General Landscape Uses:
Native plant nurseries.
Small herbaceous wildflower.
About 6-18 inches in height. Taller than broad.
Eastern and central North America west to Texas and south to the Monroe County Keys; Cuba, Mexico. In the Monroe County Keys, disjunct from Miami-Dade County to the pine rocklands of Big Pine Key.
Map of select IRC data from peninsular Florida.
Map of suggested ZIP codes from South Florida north to southern Brevard, Osceola, Polk, and Pasco counties.
Map of ZIP codes with habitat recommendations from the Monroe County Keys north to Martin and Charlotte counties.
Wet pinelands and prairies.
Seasonally wet to moist, moderately well-drained sandy or limestone soils, without humus.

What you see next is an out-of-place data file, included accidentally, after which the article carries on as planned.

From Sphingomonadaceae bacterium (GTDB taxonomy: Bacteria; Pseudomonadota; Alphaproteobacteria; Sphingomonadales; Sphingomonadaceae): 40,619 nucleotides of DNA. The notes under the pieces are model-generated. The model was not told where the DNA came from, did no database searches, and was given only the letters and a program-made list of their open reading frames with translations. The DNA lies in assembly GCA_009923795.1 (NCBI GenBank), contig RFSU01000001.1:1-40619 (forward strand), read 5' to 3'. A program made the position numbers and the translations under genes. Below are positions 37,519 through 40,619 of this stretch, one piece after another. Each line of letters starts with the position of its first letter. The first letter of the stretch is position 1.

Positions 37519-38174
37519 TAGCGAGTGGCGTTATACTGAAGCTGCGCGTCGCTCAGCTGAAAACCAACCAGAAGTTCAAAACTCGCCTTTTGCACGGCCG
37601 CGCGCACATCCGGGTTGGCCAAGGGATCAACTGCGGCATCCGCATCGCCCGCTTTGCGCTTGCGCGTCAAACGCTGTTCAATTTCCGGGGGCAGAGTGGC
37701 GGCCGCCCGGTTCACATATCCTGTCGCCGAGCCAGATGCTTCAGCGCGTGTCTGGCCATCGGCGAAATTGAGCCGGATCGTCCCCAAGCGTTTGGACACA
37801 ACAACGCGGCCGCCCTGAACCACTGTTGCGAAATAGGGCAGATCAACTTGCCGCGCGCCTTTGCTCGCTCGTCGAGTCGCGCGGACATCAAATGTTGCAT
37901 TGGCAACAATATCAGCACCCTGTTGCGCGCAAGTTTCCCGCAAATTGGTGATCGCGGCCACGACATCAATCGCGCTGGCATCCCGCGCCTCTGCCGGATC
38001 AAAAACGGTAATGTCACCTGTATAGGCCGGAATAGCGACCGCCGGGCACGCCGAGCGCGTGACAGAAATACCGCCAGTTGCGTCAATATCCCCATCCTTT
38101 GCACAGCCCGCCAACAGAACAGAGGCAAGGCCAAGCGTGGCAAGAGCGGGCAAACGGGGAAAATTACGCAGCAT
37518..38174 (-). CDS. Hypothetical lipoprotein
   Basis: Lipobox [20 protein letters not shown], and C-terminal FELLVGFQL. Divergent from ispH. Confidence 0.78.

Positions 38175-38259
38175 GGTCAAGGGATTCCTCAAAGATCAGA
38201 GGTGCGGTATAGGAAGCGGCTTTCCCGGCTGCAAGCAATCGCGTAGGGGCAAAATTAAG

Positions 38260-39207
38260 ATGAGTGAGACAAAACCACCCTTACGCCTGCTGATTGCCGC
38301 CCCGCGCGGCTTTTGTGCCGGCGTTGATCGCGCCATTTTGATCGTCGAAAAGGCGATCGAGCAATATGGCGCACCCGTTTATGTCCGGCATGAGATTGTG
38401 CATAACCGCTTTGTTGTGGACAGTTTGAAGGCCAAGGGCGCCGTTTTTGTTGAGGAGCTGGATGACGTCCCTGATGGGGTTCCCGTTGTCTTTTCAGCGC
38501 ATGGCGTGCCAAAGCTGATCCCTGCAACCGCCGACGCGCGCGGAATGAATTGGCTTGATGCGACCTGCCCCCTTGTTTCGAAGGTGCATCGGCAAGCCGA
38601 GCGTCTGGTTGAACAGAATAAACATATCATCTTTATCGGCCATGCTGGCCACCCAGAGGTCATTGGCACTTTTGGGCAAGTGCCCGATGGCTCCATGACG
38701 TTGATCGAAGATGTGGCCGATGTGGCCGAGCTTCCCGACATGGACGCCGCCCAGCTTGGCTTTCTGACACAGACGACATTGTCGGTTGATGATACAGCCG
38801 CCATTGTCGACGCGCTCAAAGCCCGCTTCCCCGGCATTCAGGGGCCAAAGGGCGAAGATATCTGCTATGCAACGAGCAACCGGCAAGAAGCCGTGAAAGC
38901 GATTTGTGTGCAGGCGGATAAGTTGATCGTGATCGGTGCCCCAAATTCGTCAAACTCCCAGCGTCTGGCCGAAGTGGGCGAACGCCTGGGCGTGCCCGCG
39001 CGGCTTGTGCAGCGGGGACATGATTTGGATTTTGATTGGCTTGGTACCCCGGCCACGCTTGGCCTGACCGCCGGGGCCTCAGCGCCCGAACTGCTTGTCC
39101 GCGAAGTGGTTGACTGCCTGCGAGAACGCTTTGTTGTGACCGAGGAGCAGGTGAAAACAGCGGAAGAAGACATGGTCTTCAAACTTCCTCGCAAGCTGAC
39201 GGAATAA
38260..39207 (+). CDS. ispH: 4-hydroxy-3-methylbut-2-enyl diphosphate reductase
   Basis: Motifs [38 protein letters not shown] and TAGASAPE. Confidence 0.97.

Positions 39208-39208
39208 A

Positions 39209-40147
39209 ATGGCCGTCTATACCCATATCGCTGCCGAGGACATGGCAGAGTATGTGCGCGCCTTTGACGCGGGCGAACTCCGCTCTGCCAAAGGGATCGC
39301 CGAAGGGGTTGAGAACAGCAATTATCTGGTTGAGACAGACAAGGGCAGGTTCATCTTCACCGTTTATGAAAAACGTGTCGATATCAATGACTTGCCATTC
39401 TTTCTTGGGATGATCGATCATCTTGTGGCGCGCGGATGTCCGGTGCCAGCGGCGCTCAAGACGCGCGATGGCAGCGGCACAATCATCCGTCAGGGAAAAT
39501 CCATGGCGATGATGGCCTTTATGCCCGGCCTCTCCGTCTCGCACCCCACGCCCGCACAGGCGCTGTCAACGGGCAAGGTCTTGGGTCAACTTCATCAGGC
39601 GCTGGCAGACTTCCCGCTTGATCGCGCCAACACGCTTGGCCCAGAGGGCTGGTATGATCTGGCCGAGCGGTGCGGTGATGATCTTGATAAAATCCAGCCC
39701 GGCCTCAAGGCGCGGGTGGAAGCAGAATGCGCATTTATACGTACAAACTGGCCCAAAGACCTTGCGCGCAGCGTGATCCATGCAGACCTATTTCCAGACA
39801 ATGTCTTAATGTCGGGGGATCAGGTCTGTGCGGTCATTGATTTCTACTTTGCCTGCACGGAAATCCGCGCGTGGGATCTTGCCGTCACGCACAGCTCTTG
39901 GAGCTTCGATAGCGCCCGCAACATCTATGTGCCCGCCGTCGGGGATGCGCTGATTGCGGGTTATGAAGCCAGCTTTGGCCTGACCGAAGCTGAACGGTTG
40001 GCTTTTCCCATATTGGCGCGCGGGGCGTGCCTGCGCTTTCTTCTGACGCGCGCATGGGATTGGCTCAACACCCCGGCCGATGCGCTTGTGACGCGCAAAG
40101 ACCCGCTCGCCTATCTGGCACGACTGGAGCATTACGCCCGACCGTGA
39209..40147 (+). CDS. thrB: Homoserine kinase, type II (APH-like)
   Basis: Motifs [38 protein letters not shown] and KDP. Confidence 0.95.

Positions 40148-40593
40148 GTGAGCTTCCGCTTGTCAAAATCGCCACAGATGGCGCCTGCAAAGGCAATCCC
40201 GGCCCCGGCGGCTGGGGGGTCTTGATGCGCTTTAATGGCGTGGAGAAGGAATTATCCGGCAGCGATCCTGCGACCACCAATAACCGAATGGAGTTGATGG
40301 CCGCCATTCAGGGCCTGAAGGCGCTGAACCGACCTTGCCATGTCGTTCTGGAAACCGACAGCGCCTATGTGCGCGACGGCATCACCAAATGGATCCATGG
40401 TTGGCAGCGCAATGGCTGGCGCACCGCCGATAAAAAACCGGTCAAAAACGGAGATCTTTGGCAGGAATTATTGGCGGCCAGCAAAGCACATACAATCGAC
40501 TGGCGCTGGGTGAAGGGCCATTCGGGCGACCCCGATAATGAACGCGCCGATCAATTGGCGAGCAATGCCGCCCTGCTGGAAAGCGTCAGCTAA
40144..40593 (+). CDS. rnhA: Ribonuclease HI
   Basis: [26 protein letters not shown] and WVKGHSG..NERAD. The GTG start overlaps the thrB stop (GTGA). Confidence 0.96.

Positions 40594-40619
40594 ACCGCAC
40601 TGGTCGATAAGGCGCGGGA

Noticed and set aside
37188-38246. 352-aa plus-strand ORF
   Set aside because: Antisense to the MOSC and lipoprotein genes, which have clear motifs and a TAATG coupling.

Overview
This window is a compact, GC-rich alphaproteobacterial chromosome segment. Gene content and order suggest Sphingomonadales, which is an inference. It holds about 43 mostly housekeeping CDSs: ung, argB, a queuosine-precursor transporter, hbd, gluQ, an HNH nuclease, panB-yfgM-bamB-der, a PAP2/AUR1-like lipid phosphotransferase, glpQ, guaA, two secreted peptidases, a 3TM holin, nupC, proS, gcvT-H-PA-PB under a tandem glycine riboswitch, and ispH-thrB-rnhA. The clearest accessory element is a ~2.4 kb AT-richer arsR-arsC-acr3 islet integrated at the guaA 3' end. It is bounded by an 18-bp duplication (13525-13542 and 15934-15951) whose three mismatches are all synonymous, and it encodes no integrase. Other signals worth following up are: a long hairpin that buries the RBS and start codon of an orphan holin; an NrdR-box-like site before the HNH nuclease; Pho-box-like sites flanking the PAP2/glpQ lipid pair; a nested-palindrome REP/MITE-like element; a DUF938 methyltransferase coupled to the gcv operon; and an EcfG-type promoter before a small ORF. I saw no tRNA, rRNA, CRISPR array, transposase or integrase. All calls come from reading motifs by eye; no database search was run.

Low; it grows in nutrient poor soils.
Salt Water Tolerance:
Low; does not tolerate flooding by salt or brackish water.
Salt Wind Tolerance:
Low; salt wind may burn the leaves.
Low; requires moist to wet soils and is intolerant of long periods of drought.
Wildlife and Ecology:
Attracts native bees and other beneficial insects.
Can be grown by division.
Miami-Dade County Landscape Manual (2005)
See also the Florida Wildflower Foundation's Flower Friday
page. See a 2019 post on the Treasure Coast Natives
blog on pollination in narrowleaf blueeyed-grass.